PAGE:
By Sylvia Ulloa, New Mexico In Depth October 21, 2019
Lt. Gov. Howie Morales was running late to an interview at the IHOP in Las Cruces.
His job these days puts him on the road a lot, but he still likes to drop his kids off at school in Silver City. That connection is something the former coach, special education teacher and state senator wants to keep with education in general.
“Education is always going to be at the heart of what I do because that’s why I got into public service,” he said on a recent October morning during a visit to Las Cruces, where he talked up a summit planned for Tuesday in Albuquerque on after-school and out-of-school time activities that would strengthen kids’ connections to school and provide more learning opportunities.
As a senator, Morales got involved in the full spectrum of education, from preschool to higher education. He credited early educators in Grant County for making him understand a successful higher education system started with strong early education such as home visiting and preschool.
“They helped me see things from a different point of view,” he said.
In 2015, he spearheaded efforts to create an Early Childhood Education and Care Department that would coordinate all services for children from birth to age 5. When Sen. Michael Padilla, D-Albuquerque, picked up the baton, Morales showed up at hearing rooms to lobby for its passage. Gov. Michelle Lujan Grisham signed the department into law in March.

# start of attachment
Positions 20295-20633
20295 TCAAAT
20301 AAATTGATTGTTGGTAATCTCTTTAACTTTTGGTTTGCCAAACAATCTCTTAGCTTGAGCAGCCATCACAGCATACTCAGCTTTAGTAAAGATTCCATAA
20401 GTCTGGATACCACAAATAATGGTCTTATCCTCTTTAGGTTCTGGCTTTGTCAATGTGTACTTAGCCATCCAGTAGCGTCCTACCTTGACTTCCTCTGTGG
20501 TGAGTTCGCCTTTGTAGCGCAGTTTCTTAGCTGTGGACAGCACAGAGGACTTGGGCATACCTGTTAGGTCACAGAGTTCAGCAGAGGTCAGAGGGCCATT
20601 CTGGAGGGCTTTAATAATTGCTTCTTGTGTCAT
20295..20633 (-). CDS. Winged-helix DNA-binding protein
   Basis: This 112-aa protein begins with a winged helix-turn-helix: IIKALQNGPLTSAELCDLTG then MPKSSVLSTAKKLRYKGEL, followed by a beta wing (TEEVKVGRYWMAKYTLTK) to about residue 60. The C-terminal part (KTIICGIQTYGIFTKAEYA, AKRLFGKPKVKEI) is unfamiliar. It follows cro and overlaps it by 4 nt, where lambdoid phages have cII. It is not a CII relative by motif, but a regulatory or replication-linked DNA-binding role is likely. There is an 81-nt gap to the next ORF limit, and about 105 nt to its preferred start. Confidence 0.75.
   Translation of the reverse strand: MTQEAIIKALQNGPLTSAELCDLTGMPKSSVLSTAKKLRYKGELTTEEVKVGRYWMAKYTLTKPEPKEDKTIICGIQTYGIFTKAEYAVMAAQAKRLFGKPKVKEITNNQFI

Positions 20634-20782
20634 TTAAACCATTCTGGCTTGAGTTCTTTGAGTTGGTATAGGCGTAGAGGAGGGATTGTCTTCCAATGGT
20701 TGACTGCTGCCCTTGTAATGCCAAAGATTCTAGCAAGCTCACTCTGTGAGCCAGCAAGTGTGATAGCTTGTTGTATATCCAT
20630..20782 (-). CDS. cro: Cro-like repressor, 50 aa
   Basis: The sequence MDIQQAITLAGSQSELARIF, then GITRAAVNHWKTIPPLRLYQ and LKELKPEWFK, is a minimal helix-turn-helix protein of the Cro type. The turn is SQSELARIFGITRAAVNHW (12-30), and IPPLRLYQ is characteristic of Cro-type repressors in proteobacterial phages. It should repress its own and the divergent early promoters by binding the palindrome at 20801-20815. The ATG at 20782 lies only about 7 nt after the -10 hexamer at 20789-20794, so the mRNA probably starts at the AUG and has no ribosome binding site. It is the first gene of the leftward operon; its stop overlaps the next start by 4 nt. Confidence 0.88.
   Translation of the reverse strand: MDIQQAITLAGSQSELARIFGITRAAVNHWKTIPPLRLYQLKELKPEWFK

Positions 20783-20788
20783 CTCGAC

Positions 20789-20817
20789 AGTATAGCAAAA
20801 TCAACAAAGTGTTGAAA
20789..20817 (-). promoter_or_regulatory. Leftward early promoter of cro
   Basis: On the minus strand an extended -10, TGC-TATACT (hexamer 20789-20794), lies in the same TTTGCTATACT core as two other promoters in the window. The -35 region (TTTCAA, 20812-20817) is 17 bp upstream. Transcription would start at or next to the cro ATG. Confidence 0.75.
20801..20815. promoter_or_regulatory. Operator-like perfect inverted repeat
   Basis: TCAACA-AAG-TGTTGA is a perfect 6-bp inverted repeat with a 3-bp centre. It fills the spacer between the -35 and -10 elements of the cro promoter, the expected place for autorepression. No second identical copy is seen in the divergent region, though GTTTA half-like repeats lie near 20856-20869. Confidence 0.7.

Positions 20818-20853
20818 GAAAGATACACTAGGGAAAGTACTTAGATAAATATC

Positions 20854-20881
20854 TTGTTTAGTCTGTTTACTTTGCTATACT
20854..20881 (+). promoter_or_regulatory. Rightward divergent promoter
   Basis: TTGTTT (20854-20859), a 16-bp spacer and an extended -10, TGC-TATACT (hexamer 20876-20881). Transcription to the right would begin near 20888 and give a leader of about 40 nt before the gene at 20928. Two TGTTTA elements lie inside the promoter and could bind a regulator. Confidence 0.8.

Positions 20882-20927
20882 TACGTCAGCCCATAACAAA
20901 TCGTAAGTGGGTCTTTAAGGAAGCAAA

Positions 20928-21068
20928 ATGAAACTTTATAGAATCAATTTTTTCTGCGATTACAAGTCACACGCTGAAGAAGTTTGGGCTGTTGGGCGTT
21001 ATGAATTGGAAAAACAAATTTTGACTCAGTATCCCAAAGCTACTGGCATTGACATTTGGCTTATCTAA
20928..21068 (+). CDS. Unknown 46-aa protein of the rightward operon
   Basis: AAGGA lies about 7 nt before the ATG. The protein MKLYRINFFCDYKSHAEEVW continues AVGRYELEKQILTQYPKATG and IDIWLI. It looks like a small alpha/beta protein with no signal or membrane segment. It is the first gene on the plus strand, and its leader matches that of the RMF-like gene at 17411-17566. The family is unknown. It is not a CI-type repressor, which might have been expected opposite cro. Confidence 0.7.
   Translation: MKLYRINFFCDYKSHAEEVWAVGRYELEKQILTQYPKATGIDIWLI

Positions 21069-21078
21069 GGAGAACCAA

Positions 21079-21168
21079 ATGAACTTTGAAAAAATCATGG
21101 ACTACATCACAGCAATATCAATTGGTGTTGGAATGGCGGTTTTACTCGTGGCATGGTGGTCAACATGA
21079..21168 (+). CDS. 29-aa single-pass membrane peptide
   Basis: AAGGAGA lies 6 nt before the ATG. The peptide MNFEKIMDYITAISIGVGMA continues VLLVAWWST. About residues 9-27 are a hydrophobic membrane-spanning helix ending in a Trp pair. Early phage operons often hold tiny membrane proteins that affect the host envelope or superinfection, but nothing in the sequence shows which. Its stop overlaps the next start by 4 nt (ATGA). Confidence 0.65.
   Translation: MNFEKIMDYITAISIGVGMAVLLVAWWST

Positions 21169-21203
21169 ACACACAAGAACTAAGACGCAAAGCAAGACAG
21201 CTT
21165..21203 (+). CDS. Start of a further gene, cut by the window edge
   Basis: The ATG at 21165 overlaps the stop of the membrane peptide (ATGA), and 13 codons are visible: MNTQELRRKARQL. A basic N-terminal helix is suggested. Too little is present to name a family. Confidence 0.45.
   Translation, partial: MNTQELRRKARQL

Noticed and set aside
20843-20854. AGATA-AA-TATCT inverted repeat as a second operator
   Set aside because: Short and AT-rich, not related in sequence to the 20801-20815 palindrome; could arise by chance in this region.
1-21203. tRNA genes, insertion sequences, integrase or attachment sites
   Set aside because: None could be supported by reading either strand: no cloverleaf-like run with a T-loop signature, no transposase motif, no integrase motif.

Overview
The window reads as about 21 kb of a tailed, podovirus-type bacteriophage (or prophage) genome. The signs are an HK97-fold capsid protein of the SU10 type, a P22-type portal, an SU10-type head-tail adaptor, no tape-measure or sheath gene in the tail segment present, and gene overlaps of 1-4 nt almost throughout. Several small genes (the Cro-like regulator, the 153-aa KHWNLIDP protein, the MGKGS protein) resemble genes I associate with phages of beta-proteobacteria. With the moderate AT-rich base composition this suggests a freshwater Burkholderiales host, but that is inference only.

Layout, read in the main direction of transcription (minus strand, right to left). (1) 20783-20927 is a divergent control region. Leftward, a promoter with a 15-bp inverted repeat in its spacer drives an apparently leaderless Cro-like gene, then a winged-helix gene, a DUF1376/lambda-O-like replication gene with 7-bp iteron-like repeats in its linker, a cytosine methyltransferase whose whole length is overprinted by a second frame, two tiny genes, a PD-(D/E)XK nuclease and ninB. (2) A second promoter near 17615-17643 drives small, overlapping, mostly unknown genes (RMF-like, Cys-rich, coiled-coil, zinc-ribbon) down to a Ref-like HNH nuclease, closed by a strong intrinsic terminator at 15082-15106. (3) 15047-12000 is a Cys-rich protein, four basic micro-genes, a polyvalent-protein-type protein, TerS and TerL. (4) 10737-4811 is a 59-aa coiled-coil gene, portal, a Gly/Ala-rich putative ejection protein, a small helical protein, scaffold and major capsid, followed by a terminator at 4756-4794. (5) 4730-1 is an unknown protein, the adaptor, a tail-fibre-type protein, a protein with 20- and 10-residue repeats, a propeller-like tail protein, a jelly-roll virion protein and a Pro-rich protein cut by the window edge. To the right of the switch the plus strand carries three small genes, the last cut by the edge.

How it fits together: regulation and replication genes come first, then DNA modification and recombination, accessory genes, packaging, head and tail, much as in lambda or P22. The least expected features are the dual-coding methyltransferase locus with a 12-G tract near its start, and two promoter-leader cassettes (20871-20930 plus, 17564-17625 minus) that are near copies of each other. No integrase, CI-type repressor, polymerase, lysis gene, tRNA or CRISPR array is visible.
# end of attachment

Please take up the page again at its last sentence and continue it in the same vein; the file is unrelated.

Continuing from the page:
And now, Morales is looking at a different piece of the education puzzle. He’s pushing for learning opportunities outside the school day with the Albuquerque summit, which will focus on building an out-of-school-time network in New Mexico.
“I think it’s the next step in the transformation of our school systems,” he said.
Morales has a personal connection to after-school opportunities. His fifth-grade teacher organized informal basketball practices for him and other “little kids from the barrio of Silver City.” It kept him interested in school — so much so that he became a teacher and New Mexico hall of fame baseball coach.
He sees the potential of connecting kids to learning through arts, music, dance and science — “slime making, for example” — and dealing with problems such as adverse childhood experiences (ACEs), chronic absenteeism, juvenile delinquency and the achievement gap.
There’s been a relentless push to expand in-class learning time and increase homework — even for Kindergarteners — to improve New Mexico’s dismal educational results, but Morales said despite that he believes out-of-school-time opportunities can actually boost family time.
Some community schools are adding homework clubs, which can eliminate strife at home and lessen the gap between children who have parents that can help them and those who don’t, he said. And, having fun at school can boost attendance by making school a place kids want to be, he said.
Morales is inviting community school and community engagement experts, youth organizations doing work worth copying, parents and policy makers to his summit to explore the possibilities.
“Every great idea, every great opportunity starts somewhere,” he said. “And this is a start for us.”
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